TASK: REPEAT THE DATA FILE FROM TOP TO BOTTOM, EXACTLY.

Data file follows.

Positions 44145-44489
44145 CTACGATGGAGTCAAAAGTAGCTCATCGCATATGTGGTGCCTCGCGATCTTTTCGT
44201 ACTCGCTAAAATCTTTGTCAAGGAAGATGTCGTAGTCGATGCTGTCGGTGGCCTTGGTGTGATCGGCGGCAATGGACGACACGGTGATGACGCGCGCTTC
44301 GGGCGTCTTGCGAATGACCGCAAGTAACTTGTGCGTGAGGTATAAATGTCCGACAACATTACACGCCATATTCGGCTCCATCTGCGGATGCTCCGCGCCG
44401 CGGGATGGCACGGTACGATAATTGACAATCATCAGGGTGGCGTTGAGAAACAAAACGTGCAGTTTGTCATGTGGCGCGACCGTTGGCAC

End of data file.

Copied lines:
Positions 44145-44489
44145 CTACGATGGAGTCAAAAGTAGCTCATCGCATATGTGGTGCCTCGCGATCTTTTCGT
44201 ACTCGCTAAAATCTTTGTCAAGGAAGATGTCGTAGTCGATGCTGTCGGTGGCCTTGGTGTGATCGGCGGCAATGGACGACACGGTGATGACGCGCGCTTC
44301 GGGCGTCTTGCGAATGACCGCAAGTAACTTGTGCGTGAGGTATAAATGTCCGACAACATTACACGCCATATTCGGCTCCATCTGCGGATGCTCCGCGCCG
44401 CGGGATGGCACGGTACGATAATTGACAATCATCAGGGTGGCGTTGAGAAACAAAACGTGCAGTTTGTCATGTGGCGCGACCGTTGGCAC